“You should refrain from making any large undocumented deposits such as cash deposits and opening any new credit card accounts,” he says.
Buyers will want to make sure nothing in their finances changes before the closing day because the lender does make last-minute checks of vital information.
Who is present at closing
Closing procedures vary from state to state and even county to county, but the following parties will generally be present at the closing or settlement meeting:
- Closing agent, who might work for the lender or the title company.
- Attorney: The closing agent might be an attorney representing you or the lender. Both sides may have attorneys. It’s always a good idea to have an attorney present who represents you and only you.
- Title company representative, who provides written evidence of the ownership of the property.
- Home seller.
- Seller’s real estate agent.
- You, also known as the mortgagor.
- Lender, also known as the mortgagee.
The closing agent conducts the settlement meeting and makes sure that all documents are signed and recorded and that closing fees and escrow payments are paid and properly distributed.
What to expect on the day of closing
Several things occur on the day you close. Prepare to spend a few hours on this process.
The buyer will conduct a walkthrough with their realtor to confirm the home is in the condition promised. Plan to obtain a certified check from the bank that is made out to the title company for the closing costs and the remainder of your down payment, Maxwell says.
There are three main documents to sign during closing, including a deed of trust or mortgage, which is a document that puts a lien on your property as collateral for your loan, Schleck says. The second document is the promissory note, a legal agreement to pay the lender, including when you will make your payments and where you will send them. The last one is the closing disclosure, an itemized list of your final credits and charges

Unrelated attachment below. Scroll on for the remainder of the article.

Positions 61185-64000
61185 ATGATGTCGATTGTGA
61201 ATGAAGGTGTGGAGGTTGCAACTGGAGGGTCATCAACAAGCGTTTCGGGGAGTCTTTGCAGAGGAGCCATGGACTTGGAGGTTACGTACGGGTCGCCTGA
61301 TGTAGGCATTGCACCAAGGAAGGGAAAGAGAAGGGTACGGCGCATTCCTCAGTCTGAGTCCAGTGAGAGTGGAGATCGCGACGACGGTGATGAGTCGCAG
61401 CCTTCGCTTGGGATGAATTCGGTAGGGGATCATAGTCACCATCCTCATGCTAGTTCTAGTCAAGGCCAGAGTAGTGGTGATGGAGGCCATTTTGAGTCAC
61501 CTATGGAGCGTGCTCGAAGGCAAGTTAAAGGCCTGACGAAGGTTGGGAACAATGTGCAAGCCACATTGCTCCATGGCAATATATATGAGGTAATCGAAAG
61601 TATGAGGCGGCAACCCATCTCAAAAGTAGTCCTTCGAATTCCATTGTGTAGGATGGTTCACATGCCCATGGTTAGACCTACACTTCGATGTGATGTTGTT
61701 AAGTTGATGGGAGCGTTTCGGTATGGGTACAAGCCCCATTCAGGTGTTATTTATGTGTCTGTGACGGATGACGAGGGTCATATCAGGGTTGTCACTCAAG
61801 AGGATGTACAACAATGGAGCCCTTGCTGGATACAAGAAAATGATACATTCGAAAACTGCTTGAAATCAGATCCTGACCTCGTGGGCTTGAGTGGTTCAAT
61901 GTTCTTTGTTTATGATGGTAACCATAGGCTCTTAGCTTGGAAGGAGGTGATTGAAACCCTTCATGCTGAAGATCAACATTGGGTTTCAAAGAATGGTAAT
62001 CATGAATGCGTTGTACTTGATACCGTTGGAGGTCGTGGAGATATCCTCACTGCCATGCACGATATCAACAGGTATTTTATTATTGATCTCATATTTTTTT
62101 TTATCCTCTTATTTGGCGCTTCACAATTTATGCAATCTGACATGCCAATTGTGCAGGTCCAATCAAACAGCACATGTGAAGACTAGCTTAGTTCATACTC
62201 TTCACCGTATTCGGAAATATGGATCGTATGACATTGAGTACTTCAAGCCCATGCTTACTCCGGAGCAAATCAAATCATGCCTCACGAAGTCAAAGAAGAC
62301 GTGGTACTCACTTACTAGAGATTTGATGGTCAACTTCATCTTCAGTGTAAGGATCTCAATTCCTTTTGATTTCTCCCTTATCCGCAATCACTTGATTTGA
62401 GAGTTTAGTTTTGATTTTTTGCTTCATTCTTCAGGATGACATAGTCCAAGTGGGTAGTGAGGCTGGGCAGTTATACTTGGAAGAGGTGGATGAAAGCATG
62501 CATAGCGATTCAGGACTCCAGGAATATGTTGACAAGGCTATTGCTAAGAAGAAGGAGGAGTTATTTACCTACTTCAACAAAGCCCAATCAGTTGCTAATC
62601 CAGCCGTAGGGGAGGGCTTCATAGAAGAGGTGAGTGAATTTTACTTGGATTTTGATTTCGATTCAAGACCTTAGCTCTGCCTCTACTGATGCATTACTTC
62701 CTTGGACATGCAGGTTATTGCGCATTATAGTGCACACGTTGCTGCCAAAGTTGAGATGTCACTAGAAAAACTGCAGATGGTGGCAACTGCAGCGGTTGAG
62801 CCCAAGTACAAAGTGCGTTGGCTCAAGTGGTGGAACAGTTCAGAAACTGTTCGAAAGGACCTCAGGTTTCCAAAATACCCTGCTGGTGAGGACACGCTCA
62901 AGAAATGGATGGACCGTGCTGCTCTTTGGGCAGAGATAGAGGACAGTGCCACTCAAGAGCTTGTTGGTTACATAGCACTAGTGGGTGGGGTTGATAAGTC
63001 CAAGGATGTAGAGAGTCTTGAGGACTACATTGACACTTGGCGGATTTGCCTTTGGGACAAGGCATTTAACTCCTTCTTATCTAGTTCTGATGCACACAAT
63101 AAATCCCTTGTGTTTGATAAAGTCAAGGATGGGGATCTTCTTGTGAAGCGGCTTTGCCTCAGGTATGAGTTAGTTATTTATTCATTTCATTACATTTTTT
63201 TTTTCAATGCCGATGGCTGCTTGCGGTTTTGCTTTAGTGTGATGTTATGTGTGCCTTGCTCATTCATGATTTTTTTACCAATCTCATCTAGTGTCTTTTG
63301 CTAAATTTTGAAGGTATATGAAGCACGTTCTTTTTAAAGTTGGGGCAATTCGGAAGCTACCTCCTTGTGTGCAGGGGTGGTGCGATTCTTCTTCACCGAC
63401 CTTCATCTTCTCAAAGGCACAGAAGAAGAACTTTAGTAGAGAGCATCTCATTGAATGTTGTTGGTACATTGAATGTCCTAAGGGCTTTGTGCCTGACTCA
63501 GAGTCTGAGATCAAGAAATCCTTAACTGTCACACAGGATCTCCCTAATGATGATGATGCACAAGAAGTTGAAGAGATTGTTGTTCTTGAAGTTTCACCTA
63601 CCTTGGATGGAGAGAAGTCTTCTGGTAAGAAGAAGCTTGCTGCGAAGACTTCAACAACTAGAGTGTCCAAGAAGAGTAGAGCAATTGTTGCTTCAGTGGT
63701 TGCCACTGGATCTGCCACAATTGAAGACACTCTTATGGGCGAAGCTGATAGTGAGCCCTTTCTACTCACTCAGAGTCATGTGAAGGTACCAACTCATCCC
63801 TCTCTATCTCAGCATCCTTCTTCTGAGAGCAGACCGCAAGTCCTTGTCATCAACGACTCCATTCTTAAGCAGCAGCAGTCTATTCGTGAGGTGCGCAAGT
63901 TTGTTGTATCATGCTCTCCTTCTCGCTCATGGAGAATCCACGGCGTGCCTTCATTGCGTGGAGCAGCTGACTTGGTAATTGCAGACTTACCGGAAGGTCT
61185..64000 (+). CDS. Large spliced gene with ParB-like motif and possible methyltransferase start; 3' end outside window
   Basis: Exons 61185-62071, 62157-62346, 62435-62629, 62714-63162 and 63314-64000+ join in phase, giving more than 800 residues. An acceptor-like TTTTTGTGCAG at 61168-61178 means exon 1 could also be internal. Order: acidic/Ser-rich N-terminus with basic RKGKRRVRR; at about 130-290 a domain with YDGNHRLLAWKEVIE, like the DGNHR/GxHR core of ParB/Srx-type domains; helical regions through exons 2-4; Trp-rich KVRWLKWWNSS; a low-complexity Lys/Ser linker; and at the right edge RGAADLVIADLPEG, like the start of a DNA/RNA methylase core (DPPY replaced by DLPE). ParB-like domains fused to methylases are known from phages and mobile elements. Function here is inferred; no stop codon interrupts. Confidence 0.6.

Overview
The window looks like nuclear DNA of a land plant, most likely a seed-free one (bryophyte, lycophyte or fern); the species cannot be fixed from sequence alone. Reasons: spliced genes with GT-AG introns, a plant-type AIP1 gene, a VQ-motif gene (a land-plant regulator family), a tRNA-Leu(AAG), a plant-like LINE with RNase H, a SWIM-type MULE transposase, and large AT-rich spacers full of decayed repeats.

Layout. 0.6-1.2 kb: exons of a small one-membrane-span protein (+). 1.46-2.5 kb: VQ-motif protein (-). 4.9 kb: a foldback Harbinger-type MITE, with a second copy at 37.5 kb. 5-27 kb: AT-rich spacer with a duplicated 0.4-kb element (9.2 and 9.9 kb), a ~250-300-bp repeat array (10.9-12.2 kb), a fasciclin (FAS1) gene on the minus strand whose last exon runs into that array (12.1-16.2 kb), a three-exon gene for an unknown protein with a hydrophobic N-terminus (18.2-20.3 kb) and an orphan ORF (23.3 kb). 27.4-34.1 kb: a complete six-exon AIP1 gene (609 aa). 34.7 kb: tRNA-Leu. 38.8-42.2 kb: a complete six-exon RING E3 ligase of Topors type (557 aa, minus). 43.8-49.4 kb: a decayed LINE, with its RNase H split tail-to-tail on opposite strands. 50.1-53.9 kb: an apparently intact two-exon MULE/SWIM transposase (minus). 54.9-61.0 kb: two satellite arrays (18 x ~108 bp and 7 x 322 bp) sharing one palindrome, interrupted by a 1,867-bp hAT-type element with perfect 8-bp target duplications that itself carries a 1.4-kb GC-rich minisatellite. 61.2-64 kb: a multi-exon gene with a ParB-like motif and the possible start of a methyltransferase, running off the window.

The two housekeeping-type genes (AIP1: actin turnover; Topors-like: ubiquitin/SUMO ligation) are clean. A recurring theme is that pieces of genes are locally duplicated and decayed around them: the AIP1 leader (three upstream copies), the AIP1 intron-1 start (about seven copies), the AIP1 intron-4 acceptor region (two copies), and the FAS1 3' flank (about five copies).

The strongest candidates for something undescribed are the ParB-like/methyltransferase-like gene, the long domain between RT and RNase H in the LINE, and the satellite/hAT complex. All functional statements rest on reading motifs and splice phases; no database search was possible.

“The sellers will sign a few documents and you will receive the keys to your new home,” Maxwell says.
Factors that can lead to closing delays
Many factors can cause delays to the closing. One common item that can cause a delay is if there is a repair that the appraiser believes needs to be addressed, Maxwell says.
Another factor is a lien on the title that the seller is unaware of that must be satisfied before the closing can take place. A homeowner can cause the delay if he/she lacks some of the documents that the lender needs to conduct the closing.
Delays beyond three months are rare, says Mike Tassone, co-founder and COO of Own Up, a Boston-based mortgage company. The causes include finding issues with obtaining a clean title to the home such as tax liens, and previous owners unreleased from title as well as negotiations related to appraisals that come in below the purchase price.
“Throughout the mortgage process, it’s important to complete applications accurately and upload documents in a timely manner to ensure things move smoothly,” Schleck says. “Depending on market activity, there may be some delays as third-party providers such as appraisers tend to get very busy during peak homebuying season.”
You will receive the following key documents:
The loan estimate. This document contains important information about your loan, including terms, interest rate and closing costs. Make sure all the information is correct, including the spelling of your name.
The closing disclosure. Like the loan estimate, the closing disclosure outlines details of your mortgage. You should receive this form at least three days before closing. This window of time gives you a chance to compare what’s on the loan estimate to the closing disclosure.
The initial escrow statement. This form contains any payments the lender will pay from your escrow account during the first year of your mortgage. These charges include taxes and insurance.
Mortgage note. This document states your promise to repay the mortgage. It indicates the amount and terms of the loan and what the lender can do if you fail to make payments.
Mortgage or deed of trust. This document secures the note and gives your lender a claim against the home if you fail to live up to the terms of the mortgage note.
Certificate of occupancy. If you are buying a newly constructed house, you need this legal document to move in.
Once you’ve reviewed and signed all closing documents, the house keys are yours and you will officially be a new homeowner.